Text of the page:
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  • Jennifer Burton

Discrimination in the Workplace: Refusal of Service to Protected Class

In a Supreme Court decision on Friday, June 30, 2023, the conservative majority ruled that a graphic artist who professes to be Christian, can legally refuse to provide service to a gay couple. Lorie Smith, the graphic artist in this case who designs wedding websites, argued that the Colorado state law prohibiting discrimination based on sexual orientation, race, gender, and other characteristics, actually denied her right to free speech.

The court ruled 6-3 that Smith was in fact within her legal rights to refuse service to a gay couple. As a creative business owner and artist, Smith’s supporters argued that if the court did not rule in her favor, it would be setting a precedent that forced artists to do work that was against their beliefs. Opponents in this case contended that a win in Smith’s favor would set a standard that allows business owners to deny service to people based on a variety of protected classes such as race, religion, and ethnicity, in addition to sexual orientation.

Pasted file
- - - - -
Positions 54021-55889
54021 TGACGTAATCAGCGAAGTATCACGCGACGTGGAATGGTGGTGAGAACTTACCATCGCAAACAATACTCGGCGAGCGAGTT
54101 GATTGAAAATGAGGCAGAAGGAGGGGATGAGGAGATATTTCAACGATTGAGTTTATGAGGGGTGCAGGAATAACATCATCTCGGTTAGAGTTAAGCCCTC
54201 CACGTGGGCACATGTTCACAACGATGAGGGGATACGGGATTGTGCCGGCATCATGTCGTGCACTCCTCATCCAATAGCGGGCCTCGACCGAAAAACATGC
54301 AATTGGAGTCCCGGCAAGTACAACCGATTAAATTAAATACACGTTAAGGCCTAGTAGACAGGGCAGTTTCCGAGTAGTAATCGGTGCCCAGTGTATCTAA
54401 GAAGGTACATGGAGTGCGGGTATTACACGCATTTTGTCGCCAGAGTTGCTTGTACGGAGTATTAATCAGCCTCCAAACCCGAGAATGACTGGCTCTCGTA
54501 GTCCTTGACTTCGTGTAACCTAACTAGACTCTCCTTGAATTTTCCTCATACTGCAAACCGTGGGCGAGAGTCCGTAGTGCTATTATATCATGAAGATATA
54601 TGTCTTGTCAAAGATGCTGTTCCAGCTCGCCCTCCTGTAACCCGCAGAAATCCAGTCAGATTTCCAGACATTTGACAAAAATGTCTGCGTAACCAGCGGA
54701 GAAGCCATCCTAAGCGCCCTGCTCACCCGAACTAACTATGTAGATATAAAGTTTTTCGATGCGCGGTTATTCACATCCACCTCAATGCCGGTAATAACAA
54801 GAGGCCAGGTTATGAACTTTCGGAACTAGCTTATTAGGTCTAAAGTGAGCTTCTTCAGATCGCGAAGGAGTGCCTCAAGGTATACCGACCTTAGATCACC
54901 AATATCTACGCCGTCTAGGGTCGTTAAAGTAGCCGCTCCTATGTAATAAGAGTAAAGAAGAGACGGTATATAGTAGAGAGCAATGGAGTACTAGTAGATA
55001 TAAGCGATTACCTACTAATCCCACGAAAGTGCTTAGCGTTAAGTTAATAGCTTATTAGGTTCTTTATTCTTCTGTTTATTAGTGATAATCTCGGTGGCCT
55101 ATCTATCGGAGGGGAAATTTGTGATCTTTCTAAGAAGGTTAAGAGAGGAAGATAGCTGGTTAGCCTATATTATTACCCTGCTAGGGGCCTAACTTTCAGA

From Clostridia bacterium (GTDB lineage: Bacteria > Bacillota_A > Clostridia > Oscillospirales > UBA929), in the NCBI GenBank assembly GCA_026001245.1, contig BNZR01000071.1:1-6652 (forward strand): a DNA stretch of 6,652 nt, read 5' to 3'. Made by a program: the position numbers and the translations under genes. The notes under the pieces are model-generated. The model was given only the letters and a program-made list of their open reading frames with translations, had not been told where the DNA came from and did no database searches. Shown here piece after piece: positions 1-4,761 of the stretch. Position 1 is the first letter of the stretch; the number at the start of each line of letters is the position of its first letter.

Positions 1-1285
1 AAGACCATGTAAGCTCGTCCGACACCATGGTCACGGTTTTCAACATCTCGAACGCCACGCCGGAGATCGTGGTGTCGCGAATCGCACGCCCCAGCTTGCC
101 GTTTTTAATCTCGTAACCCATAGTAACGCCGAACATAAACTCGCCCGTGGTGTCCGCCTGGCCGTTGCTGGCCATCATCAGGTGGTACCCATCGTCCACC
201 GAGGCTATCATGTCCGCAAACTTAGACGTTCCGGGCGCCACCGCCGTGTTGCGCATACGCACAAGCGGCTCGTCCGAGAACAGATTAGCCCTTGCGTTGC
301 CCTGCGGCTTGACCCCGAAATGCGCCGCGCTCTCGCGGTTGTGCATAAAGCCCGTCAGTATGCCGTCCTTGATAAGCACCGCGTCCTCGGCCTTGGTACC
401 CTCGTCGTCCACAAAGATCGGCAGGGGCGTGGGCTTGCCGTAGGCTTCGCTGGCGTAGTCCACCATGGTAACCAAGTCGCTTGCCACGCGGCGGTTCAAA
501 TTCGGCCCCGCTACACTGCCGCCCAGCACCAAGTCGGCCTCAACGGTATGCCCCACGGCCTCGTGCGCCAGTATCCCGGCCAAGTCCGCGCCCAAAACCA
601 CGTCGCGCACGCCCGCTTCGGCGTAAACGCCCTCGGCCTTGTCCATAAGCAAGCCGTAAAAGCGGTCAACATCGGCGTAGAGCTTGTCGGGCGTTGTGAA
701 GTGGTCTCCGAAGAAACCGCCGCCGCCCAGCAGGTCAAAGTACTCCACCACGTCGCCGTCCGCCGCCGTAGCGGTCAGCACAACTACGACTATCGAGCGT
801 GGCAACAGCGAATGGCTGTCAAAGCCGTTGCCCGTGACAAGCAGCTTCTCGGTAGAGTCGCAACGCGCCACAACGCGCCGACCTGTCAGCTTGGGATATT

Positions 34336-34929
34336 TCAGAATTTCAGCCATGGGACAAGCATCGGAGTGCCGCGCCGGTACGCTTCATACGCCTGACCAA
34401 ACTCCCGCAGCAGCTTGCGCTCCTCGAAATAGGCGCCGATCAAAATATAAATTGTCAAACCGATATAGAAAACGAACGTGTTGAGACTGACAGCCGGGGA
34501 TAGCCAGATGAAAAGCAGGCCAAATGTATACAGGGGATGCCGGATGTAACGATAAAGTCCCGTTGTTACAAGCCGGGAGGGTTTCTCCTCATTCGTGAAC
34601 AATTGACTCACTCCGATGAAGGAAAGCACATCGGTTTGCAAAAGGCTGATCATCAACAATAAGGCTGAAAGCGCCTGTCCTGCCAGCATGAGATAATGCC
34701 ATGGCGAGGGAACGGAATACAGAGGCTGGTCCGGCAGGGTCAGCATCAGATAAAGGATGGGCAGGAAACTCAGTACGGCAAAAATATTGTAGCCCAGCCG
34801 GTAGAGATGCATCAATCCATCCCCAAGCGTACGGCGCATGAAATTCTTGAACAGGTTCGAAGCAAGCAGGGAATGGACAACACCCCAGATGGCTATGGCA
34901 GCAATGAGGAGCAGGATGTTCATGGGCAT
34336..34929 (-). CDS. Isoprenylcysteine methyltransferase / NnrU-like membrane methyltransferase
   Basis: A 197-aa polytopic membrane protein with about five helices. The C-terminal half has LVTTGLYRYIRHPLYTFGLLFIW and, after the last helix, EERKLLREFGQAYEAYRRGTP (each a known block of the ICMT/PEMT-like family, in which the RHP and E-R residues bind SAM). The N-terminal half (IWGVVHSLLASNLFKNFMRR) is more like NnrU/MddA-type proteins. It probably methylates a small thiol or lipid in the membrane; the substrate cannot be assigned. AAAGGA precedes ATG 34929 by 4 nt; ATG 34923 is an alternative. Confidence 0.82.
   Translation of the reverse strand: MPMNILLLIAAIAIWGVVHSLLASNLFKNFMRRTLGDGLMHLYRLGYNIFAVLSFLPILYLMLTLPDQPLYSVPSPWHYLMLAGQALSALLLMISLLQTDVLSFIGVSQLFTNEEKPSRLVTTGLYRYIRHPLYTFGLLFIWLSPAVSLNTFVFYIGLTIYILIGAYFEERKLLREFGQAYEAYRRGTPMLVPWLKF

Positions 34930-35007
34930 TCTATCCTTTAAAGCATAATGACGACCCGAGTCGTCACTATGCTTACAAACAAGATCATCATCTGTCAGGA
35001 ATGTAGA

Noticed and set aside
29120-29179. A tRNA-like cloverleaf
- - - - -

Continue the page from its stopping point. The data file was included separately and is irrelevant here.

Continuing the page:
Justice Neil Gorsuch who supported the decision of the six conservative judges, wrote in a statement that the First Amendment “envisions the United States as a rich and complex place where all persons are free to think and speak as they wish, not as the government demands.” On the other side, Justice Sonia Sotomayor wrote a statement supported by the liberal justices on the court, in which she maintained, “Today, the court, for the first time in its history, grants a business open to the public a constitutional right to refuse to serve members of a protected class.” These two viewpoints are clearly oppositional, as the supporters of the decision see it as a right to free speech and free thought, while the opponents of the decision view it as a refusal to serve individuals who belong to a protected class, which could be perceived by many as a discriminatory decision by the business owner.

The Supreme Court’s interpretation of federal civil rights laws over the past several years has given same-sex couples equal access to federal benefits for married couples since 2015, and protected gay, lesbian, and transgender people from employment discrimination since 2020. With these expansions of rights for the LGBTQ community, though, the court has also been careful to note that individuals with differing religious views that oppose gay rights should also be respected.

Discrimination in the workplace, whether refusal to serve a customer or discrimination amongst employees or between a supervisor and an employee, is one of the many employment law issues we tackle on a regular basis at Gomerman | Bourn & Associates. If you or someone you know has been a victim of employment discrimination based on a protected class, call us for a FREE consultation at (415) 545-8608 or email us at


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